The math is simple. Public sector unions love big government. The Democrats need public union support. Hence, as long as the Democrats remain in thrall to the public sector unions (and, for that matter, lawyers), they will be the party of big government. It’s a matter of simple rational actor political economics.
So if you want me to take seriously the proposition that “an organized effort to articulate a moderate libertarian philosophy in terms attractive to liberals” will do squat, explain to me how it changes the interest group dynamics. Otherwise, it’s just wishful thinking.
There’s tough competition for the most insane group on the whacked-out looney left, but any shortlist for that dubious distinction must include the gang of kooks going under the moniker “Queers Undermining Israeli Terror”, a.k.a. “Queers for Palestine”, a.k.a. “Chickens for Colonel Sanders”. My blog-ancestor chronicles their latest antics in his/her latest report, which is — believe it or not — against a film festival focusing on “ghey” culture in Israel.
QUIT is accusing Israel of “pinkwashing” its treatment of Palestinians by promoting how gay-friendly the nation is while sweeping under the rug its “apartheid policies” toward Palestinians living in the West Bank and Gaza. I invite you to read QUIT’s manifesto above and try to wrap your mind around their point of view — which may not be an easy task. Note how QUIT in no way disputes the fact that Israel is queer-friendly; nor do they dispute the fact that gays in Palestine generally face immediate execution (by mob violence, government dictate, or even at the hands of their own families) if ever found out. Mostly, QUIT conveniently fails to mention what happens to gays in Palestine, but to the extent that they do mention it, they lay the blame on Israel. QUIT’s “logic” goes like this: Israel has the Palestinians trapped like rats in a cage, and it is this desperate social condition which causes Palestinian society to become so twisted that it oppresses its own people; furthermore, by closing the borders, Israel prevents gay Palestinians from fleeing the horrors of Palestine for the freedom of . . . Israel.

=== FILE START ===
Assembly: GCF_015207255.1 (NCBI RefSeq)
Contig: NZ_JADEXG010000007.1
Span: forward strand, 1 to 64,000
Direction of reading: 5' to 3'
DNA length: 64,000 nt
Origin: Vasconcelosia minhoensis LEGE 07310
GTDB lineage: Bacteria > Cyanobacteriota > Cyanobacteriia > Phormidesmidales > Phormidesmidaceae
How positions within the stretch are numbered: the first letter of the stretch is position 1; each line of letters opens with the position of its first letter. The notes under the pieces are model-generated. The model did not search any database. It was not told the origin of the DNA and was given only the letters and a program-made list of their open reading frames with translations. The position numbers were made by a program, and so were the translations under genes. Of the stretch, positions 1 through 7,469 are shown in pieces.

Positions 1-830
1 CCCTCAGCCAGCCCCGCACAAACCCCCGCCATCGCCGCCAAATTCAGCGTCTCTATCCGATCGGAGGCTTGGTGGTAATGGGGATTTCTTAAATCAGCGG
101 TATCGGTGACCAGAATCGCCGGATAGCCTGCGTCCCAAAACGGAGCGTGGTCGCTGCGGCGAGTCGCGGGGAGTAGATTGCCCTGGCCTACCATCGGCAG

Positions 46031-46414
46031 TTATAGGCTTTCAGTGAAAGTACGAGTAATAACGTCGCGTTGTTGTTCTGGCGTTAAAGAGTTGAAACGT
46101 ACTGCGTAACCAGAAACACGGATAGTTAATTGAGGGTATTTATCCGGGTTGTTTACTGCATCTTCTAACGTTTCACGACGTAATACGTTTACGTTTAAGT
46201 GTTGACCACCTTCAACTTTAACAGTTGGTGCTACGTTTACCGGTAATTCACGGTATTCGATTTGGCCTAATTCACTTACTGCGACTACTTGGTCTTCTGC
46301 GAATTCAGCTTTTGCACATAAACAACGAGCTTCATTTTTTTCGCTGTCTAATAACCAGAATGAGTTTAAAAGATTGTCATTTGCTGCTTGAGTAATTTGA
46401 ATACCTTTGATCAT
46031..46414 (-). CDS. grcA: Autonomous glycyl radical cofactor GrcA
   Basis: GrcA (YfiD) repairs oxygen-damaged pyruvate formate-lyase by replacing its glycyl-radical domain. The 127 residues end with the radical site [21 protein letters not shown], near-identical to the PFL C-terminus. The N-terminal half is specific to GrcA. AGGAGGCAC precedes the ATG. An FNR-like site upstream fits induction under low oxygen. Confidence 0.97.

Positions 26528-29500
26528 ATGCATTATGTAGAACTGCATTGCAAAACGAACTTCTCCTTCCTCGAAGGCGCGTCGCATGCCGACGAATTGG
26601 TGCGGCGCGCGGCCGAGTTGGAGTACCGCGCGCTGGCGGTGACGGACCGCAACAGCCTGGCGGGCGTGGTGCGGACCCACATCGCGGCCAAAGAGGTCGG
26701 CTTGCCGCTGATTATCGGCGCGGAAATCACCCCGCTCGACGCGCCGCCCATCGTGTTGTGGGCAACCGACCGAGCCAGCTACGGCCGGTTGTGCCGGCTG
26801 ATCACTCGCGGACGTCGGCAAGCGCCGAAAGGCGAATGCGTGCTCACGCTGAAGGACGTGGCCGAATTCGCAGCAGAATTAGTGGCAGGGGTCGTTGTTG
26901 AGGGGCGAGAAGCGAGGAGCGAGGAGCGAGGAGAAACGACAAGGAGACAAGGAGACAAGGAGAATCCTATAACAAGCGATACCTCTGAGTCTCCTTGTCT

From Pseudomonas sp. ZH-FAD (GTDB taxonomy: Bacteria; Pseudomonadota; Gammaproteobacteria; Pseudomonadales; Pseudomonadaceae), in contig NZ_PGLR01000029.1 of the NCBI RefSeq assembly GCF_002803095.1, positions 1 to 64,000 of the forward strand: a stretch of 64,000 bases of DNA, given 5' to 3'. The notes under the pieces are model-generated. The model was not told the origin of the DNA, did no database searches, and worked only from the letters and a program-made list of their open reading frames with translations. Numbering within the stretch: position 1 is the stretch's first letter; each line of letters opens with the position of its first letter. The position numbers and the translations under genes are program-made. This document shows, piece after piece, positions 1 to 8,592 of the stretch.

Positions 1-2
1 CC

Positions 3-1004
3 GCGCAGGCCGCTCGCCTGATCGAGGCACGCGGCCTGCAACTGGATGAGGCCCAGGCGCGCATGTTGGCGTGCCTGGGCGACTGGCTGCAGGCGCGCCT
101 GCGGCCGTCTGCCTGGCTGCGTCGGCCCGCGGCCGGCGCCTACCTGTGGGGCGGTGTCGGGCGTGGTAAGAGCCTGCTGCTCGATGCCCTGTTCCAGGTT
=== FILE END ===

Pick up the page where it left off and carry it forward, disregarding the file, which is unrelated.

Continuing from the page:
Of course, my analysis is this: The members of QUIT are in a “hipper-than-thou” arms race with other far-left radicals, and realized that if they want to be at the forefront of leftist political activism, they absolutely need to be anti-Israel and pro-Palestine, as that has become a defining feature of far-left ideologies. But as a gay rights group, QUIT was confronted by the deeply unfortunate fact that gays are safe, free and happy in Israel, while being oppressed, closeted and/or dead in Palestine. Other far-left groups coped with this problematic political conundrum by studiously ignoring the whole issue, thus obviating the need to resolve it. QUIT, on the other hand, uniquely has attempted to address the issue head on. Yet in order to somehow justify being pro-Palestine while at the same time supporting gay rights, QUIT necessarily needed to engage in the most ludicrous philosophical gymnastics in order to find some way to reconcile two irreconcilable positions.